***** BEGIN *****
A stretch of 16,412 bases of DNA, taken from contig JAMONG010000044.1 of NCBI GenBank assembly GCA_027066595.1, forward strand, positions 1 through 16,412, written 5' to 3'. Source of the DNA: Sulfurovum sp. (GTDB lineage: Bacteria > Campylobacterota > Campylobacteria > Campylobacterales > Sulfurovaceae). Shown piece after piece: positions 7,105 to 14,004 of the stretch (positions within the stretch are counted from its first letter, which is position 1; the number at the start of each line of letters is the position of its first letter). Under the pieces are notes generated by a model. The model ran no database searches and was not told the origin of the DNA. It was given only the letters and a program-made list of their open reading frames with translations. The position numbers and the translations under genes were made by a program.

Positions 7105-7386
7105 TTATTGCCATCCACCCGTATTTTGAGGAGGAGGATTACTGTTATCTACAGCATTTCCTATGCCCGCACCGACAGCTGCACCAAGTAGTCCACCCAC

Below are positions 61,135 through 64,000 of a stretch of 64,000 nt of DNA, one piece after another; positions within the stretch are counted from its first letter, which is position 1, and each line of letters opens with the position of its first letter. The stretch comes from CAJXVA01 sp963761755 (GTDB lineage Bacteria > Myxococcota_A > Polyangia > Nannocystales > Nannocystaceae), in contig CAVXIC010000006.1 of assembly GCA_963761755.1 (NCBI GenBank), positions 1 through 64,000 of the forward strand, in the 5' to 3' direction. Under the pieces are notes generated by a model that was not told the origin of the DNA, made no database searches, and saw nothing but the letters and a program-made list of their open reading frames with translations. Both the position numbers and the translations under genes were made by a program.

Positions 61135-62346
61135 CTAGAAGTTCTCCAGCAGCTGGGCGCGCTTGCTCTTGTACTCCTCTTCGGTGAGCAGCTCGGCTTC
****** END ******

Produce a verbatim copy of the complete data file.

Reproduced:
A stretch of 16,412 bases of DNA, taken from contig JAMONG010000044.1 of NCBI GenBank assembly GCA_027066595.1, forward strand, positions 1 through 16,412, written 5' to 3'. Source of the DNA: Sulfurovum sp. (GTDB lineage: Bacteria > Campylobacterota > Campylobacteria > Campylobacterales > Sulfurovaceae). Shown piece after piece: positions 7,105 to 14,004 of the stretch (positions within the stretch are counted from its first letter, which is position 1; the number at the start of each line of letters is the position of its first letter). Under the pieces are notes generated by a model. The model ran no database searches and was not told the origin of the DNA. It was given only the letters and a program-made list of their open reading frames with translations. The position numbers and the translations under genes were made by a program.

Positions 7105-7386
7105 TTATTGCCATCCACCCGTATTTTGAGGAGGAGGATTACTGTTATCTACAGCATTTCCTATGCCCGCACCGACAGCTGCACCAAGTAGTCCACCCAC

Below are positions 61,135 through 64,000 of a stretch of 64,000 nt of DNA, one piece after another; positions within the stretch are counted from its first letter, which is position 1, and each line of letters opens with the position of its first letter. The stretch comes from CAJXVA01 sp963761755 (GTDB lineage Bacteria > Myxococcota_A > Polyangia > Nannocystales > Nannocystaceae), in contig CAVXIC010000006.1 of assembly GCA_963761755.1 (NCBI GenBank), positions 1 through 64,000 of the forward strand, in the 5' to 3' direction. Under the pieces are notes generated by a model that was not told the origin of the DNA, made no database searches, and saw nothing but the letters and a program-made list of their open reading frames with translations. Both the position numbers and the translations under genes were made by a program.

Positions 61135-62346
61135 CTAGAAGTTCTCCAGCAGCTGGGCGCGCTTGCTCTTGTACTCCTCTTCGGTGAGCAGCTCGGCTTC